The question of whether North Carolina’s voter ID requirement violates the state Constitution will go to trial in late September, adding more uncertainty to the election process in a presidential year that has left many voters confused about schedules and their districts.
Wake County Judge Mike Morgan on Monday signed an order rejecting a request by lawmakers to set the case in front of a three-judge panel or dismiss it altogether.
The trial is set to start Sept. 26. Anita Earls, director of the Southern Coalition for Social Justice, a law firm representing challengers of the state’s 2013 voter ID law, said she expected the trial to last about a week.
Before Morgan set the schedule, Phil Strach, a Raleigh lawyer representing the legislators and the husband of the state elections director, argued that it would be better to wait until after November.
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The lawsuit was filed in 2013, but it has been delayed in part because of proceedings in federal court over similar issues. The arguments, though, are different in the state case than they are in the federal one, where the Fourth Circuit Court of Appeals recently held a hearing but has yet to rule on a lower court decision upholding the ID requirement.
Strach tried to persuade Morgan that setting the trial so close to the election could be problematic for poll workers in November if the challengers prevailed. He argued that machines and training manuals would have to be changed and there would not be enough time to retrain poll workers. “It could be a recipe for confusion,” Strach said.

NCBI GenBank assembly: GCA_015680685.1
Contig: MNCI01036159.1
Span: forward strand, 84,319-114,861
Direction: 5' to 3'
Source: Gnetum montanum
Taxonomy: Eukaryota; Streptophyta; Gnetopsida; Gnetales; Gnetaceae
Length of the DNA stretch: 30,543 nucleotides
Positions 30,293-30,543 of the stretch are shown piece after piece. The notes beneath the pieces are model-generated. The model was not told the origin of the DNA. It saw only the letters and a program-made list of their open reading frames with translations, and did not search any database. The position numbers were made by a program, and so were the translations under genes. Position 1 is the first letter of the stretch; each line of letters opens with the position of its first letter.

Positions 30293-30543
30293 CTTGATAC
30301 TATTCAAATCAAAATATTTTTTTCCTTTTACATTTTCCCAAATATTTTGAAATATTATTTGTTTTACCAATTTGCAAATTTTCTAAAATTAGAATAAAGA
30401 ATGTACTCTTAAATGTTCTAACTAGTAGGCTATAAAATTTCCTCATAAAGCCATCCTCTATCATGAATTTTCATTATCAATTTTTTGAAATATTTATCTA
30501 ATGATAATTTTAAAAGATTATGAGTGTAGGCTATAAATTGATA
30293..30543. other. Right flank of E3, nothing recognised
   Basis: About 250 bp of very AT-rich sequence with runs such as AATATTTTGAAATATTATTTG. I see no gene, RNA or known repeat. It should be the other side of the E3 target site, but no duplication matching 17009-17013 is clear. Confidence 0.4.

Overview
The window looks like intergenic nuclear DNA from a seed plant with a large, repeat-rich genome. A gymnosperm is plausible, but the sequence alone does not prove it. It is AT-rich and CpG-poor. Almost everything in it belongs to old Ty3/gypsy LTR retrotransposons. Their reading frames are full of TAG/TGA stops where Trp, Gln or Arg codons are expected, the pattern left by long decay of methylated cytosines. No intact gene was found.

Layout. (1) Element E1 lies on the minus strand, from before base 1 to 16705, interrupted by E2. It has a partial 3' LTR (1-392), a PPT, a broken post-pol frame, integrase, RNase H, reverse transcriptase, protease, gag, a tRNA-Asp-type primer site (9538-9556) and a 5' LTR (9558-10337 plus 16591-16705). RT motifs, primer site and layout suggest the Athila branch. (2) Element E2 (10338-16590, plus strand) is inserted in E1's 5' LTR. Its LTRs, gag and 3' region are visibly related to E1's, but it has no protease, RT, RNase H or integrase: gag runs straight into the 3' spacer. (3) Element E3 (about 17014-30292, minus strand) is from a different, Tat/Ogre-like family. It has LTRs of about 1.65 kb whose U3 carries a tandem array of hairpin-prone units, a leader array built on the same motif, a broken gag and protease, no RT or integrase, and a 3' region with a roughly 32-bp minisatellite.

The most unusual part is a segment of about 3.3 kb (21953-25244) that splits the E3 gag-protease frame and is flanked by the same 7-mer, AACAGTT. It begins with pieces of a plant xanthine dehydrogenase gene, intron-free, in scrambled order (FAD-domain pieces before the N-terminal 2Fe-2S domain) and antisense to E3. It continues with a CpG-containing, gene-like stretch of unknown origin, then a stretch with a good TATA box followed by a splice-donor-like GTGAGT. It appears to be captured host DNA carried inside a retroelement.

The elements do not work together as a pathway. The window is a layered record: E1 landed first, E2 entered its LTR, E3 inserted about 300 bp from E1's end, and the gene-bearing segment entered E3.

The question before Morgan will be whether the 2013 election law overhaul is an extension of the voter registration process, as lawmakers have argued. The challengers argue that requiring N.C. voters to show one of six approved IDs or cast a provisional ballot is a “qualification” that goes beyond the bounds of the state Constitution.
Though the attorneys on both sides have been in different camps on the legal issues, they were united in their objection to one announcement on Monday. George Eppsteiner, a lawyer with the Southern Coalitions for Social Justice, told Morgan that he had taken a new job in Washington and would no longer be on the ID case.
“Your honor, we would object to that,” Strach said with a wide smile on his face and kind words for Eppsteiner. “We object, too,” Earls echoed.
“You will be missed,” Morgan said. “But I’m sure you will be able to keep up with this case one way or another.”